Thread: BJJ defeated by eye gouge
12/04/2011 5:06pm, #41
- Join Date
- Jul 2011
12/09/2011 6:28pm, #42
You guys have all missed the obvious answer here. The eye gouger was, in fact, a ninja. The whole "wrestler interested in BJJ" thing was merely a smokescreen designed to drop your guard to leave you open for the finishing strike.
That's why ninjas are so deadly, you never know who might be one!
12/10/2011 3:16am, #43Surfing Facebook at work? Spread the good word by adding us on Facebook today! https://www.facebook.com/Bullshido
12/10/2011 5:11am, #44
And I have had an attempted eye gouge by a zombie junkie thief.
Actually "I survived an eye gouge attack by a zombie junkie thief" would be kind of a cool tag.
I even have photos of the damage of that one. (Which is some little face scratches)
12/11/2011 5:56am, #45
- Join Date
- Aug 2009
I copped an eye gouge rolling when my sweaty grip failed during an americana and the guys hand propelled into my face. I look at the ceiling when i try for shoulder locks now
12/11/2011 5:35pm, #46
SECTION 203-206.1203. Every person who unlawfully and maliciously deprives a human being of a member of his body, or disables, disfigures, or renders it useless, or cuts or disables the tongue, or puts out an eye, or slits the nose, ear, or lip, is guilty of mayhem.204. Mayhem is punishable by imprisonment in the state prison for two, four, or eight years.205. A person is guilty of aggravated mayhem when he or she unlawfully, under circumstances manifesting extreme indifference to the physical or psychological well-being of another person, intentionally causes permanent disability or disfigurement of another human being or deprives a human being of a limb, organ, or member of his or her body. For purposes of this section, it is not necessary to prove an intent to kill. Aggravated mayhem is a felony punishable by imprisonment in the state prison for life with the possibility of parole.206. Every person who, with the intent to cause cruel or extreme pain and suffering for the purpose of revenge, extortion, persuasion, or for any sadistic purpose, inflicts great bodily injury as defined in Section 12022.7 upon the person of another, is guilty of torture. The crime of torture does not require any proof that the victim suffered pain.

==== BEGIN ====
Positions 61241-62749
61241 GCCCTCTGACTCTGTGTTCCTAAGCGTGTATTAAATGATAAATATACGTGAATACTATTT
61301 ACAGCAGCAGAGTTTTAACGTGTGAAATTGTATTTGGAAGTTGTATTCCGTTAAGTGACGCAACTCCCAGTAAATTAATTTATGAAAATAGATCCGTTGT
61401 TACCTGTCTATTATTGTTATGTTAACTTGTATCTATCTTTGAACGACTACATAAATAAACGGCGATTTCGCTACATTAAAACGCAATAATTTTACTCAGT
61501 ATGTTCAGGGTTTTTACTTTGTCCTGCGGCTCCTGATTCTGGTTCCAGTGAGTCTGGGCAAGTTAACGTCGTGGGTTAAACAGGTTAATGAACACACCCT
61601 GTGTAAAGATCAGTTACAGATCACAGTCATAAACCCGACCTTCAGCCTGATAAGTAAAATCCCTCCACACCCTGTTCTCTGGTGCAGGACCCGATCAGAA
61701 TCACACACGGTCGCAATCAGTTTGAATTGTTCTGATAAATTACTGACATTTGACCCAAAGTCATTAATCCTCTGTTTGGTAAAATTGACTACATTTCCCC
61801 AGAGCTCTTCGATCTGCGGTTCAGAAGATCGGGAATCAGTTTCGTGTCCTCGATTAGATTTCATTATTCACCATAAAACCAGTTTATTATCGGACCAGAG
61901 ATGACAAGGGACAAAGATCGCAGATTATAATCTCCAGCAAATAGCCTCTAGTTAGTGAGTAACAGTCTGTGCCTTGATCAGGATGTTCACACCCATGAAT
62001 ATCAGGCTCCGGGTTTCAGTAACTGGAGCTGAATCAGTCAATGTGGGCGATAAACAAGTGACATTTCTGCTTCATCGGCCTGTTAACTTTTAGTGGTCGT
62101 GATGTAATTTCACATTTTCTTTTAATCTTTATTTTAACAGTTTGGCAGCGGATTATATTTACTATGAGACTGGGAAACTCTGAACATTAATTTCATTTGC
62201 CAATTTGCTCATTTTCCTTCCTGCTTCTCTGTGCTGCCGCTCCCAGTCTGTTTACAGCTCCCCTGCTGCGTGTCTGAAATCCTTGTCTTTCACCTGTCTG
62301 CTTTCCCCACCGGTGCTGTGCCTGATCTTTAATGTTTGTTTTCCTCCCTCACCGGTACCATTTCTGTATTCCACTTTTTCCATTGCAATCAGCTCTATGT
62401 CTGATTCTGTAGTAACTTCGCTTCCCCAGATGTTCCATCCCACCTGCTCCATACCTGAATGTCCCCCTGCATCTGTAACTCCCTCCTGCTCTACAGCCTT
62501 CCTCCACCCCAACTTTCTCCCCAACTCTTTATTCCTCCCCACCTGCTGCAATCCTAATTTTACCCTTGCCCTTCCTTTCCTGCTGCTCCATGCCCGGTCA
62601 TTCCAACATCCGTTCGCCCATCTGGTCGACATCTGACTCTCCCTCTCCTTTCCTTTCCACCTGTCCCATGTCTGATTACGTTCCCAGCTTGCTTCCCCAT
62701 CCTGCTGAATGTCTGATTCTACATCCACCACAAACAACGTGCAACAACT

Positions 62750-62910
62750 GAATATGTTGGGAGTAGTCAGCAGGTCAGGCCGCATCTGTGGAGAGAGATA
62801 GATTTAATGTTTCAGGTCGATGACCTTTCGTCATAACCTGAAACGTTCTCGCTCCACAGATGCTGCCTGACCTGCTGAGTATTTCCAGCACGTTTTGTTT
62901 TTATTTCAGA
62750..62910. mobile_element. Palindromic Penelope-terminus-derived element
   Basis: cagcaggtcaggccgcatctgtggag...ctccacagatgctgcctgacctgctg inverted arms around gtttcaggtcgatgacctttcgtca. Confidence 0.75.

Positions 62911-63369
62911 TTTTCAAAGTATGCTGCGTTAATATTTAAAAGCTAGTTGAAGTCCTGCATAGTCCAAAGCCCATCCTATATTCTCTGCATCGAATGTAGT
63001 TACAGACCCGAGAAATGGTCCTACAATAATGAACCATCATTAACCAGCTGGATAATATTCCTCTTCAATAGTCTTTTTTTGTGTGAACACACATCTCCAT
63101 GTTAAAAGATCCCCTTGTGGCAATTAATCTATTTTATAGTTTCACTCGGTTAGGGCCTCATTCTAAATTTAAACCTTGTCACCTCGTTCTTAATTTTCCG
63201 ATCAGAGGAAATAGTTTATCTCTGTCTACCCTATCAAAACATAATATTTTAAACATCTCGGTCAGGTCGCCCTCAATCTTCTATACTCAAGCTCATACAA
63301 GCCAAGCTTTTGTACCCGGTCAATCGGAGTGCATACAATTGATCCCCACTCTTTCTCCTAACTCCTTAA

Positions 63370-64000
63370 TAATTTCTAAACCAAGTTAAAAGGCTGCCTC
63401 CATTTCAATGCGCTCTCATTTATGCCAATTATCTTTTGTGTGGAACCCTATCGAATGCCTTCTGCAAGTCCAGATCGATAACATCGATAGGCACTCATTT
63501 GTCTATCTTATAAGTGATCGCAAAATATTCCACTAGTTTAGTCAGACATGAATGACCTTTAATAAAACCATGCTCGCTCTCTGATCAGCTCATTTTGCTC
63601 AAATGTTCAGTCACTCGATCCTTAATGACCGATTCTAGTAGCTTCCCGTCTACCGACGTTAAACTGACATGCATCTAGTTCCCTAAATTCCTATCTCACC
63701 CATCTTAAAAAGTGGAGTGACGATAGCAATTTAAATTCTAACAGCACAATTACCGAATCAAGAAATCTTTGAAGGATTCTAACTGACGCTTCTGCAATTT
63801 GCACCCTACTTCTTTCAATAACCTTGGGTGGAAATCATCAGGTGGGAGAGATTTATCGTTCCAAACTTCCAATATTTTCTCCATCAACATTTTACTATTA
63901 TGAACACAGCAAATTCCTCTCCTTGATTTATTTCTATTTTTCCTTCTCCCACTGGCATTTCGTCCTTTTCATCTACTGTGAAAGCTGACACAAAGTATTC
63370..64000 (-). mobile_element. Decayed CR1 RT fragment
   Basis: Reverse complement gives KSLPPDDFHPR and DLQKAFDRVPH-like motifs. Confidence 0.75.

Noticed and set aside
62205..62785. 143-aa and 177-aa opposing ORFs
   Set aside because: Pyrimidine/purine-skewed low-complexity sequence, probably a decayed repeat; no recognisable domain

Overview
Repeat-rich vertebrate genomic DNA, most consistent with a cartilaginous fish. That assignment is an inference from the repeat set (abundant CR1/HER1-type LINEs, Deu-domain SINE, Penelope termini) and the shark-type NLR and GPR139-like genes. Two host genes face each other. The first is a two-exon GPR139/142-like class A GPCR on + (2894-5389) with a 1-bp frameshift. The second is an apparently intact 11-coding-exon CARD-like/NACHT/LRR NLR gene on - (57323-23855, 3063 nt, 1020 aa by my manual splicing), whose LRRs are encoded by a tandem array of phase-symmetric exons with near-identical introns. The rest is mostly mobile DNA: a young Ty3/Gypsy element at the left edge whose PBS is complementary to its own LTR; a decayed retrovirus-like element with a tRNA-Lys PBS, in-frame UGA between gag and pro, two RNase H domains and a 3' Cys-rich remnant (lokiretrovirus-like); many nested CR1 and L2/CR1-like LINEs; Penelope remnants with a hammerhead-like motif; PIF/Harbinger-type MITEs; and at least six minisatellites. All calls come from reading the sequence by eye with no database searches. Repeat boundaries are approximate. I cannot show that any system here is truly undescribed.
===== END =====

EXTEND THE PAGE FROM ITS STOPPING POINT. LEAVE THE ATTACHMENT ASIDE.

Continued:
12/11/2011 7:14pm, #47
Unless you're sitting on the guy's chest and gradually applying more pressure to his eyes there is absolutely no way in which you have full control over your eye gouge.
Plus, I don't know where you are, but in the UK if anything did happen to his sight, you have a straight up S.18 OAPA (Grievous Bodily Harm with intent) because you intentionally caused him serious harm, or intentionally put your fingers in his eyes knowing full well it would almost certainly lead to some pretty severe eye damage.
If you eye gouge and the guy doesn't have a serious size/weapon/numbers advantage over you, you better be ready to reap the consequences."The hero and the coward both feel the same thing, but the hero projects his fear onto his opponent while the coward runs. 'Fear'. It's the same thing, but it's what you do with it that matters". - Cus D'Amato
12/12/2011 12:32am, #48
In the US, it seems fairly standard, from what I've seen so far. Maiming or Mayhem charges.
From what I'm seeing, on the various internets places to look, a charge of maiming or mayhem, assumes a charge of assault and battery. If you take an eye out, or impair it permanently you can beat that, and still be found guilty of a&b without being separately charged with it. Some of the emphasis mine.
The word "maim" implies a permanent injury. Such is its eignification under a statute making it indictable to kill, maim or wound any cattle, and the same appears to be its generel legal meaning. At common law a maim, or mayhem, is such an injury as renders a man less able in fighting, to defend himself or annoy his adversary. Sec. 331., 1 Bishop Orim. Law, 4th edition, page 332. So the cutting off or disabling or weakning a man's hand or finger, striking out an eye or foretooth, castrating him or breaking his skull. Kelly's Crim. Law, Sec. 523, page 277.
Under a Massachusetts statute of 1805, it was held that the cutting off an ear is not a felony, for the reason that it did not deprive a person of his power of defense in fighting. Commonwealth v. Newell, 7 Mass., 245.
Verdict Of Lesser Offense.
Where the defendant is charged with maiming or disfiguring, he may be acquitted of maiming, and found guilty of an assault, or an assault and battery, as every battery necessarily includes an assault; likewise every intentional disfiguring and maiming, under the law, includes a battery as well as an assault, and where the maiming or disfiguring is charged it is not necessary to charge an assault in order to justify the jury in finding a verdict for an assault, or an assault and battery, on the principle that the greater includes the lesser offense. Benham v. State, I Iowa, 542; McBride v. State 2 Eng., 374; Stewart v. State, 5 Hausser, 241; State v. Kennedy,! Blackf.,233; State v. Absence, 4 Porter, Ala., 397.
Evidence — Defense.
Self defense can only be sustained by proof that the resistance was in proportion to the injury offered. Hayden v. State 4 Blackford, 546.
I'm still researching, so I don't yet have a clear picture of the entire country, but I'll get there.
12/12/2011 12:39am, #49
- Join Date
- Jul 2007
12/12/2011 12:44am, #50